The $1.45 billion project aims to protect the Lower East Side from coastal flooding.
The first massive swinging flood gate was installed by the NYC Department of Design and Construction in an opening in the floodwall near Stuyvesant Cove Park along the East River.
"Today we're installing our first gate," Commissioner Thomas Foley said. "Stainless steel gate made in New York."
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The 10-foot high gate was manufactured in upstate New York and will remain open to provide access to the waterfront. It can be closed, however, in advance of a coastal storm to protect the neighborhood, which has 110,000 residents with 28,000 in public housing.
The area was greatly affected by Hurricane Sandy.
The gate is one of a total of 18 gates that are a part of the project, and the goal is to use a series of beams, flood walls and flood gates to create a continuous 2.4 mile barrier.
"So the gates provide access and also resiliency and protection," Foley said. "The whole project is to protect over 100,000 residents here in this area."
In addition to gates, the barrier will also incorporate raised parkland.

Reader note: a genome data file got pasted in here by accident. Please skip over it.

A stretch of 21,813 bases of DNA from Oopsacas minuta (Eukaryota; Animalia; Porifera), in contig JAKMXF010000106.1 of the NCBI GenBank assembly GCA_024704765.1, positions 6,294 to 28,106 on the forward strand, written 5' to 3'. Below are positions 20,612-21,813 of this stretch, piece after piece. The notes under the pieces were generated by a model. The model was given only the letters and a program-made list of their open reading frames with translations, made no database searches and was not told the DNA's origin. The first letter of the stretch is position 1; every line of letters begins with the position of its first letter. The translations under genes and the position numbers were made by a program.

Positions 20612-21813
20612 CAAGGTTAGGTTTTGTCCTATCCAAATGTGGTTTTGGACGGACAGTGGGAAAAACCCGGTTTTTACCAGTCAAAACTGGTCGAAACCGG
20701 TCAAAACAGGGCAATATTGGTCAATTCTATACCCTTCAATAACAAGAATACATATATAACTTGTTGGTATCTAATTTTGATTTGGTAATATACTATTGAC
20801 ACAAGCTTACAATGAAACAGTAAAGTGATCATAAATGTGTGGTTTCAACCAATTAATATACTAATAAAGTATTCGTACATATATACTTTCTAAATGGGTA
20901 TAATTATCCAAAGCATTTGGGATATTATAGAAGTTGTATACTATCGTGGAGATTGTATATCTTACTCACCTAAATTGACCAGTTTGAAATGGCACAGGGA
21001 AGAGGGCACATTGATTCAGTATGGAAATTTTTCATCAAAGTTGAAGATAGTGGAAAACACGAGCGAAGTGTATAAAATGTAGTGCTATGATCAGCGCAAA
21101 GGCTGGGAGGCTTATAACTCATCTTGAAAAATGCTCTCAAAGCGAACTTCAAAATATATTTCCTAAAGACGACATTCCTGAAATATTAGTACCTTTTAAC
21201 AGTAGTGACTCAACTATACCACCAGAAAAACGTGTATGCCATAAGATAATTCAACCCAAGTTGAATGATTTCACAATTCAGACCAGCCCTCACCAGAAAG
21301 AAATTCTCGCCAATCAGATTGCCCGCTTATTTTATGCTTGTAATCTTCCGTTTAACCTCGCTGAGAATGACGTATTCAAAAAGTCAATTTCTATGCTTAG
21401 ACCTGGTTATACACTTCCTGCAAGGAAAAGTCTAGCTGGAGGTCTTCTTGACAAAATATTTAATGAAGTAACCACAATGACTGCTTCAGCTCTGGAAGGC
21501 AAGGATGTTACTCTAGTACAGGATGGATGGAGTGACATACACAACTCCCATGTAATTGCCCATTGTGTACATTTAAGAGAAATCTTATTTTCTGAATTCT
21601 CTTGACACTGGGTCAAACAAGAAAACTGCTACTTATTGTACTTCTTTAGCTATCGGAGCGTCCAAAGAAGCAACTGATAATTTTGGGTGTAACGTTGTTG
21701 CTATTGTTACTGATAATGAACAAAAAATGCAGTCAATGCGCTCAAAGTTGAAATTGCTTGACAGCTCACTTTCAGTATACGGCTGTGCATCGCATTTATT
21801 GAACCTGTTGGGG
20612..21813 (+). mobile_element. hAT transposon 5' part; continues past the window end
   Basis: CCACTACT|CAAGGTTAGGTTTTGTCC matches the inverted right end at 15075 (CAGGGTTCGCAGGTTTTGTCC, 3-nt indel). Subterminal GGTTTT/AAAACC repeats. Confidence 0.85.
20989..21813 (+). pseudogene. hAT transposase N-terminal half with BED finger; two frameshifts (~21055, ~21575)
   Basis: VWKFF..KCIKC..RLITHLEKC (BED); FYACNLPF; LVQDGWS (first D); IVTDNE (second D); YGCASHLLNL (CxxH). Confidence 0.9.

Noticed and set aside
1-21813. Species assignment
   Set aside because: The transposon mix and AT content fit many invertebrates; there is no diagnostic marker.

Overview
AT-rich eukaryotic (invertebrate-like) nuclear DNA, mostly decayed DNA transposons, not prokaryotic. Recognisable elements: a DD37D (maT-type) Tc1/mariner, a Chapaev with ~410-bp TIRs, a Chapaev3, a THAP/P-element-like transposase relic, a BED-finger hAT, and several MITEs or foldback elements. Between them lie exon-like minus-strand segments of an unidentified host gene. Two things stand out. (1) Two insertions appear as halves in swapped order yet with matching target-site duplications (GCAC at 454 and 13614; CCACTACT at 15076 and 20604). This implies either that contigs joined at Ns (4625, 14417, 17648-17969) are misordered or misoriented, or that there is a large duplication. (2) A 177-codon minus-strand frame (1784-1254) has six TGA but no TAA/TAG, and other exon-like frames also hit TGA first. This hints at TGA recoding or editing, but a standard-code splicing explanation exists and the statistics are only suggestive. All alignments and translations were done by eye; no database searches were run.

"South of here, we're actually elevating and installing a new park, playground, soccer field, tennis courts," Foley said.
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East River Park is one of the locations that will be redesigned under the resiliency project, and the plan is to elevate it about 8 feet and include new amenities.
However, some in the community say the project will destroy the park and that there are better options for resiliency
The next big milestone for the project will be the Asser Levy Playground, which will now include floodgates and flood walls integrated into the playground's landscape.
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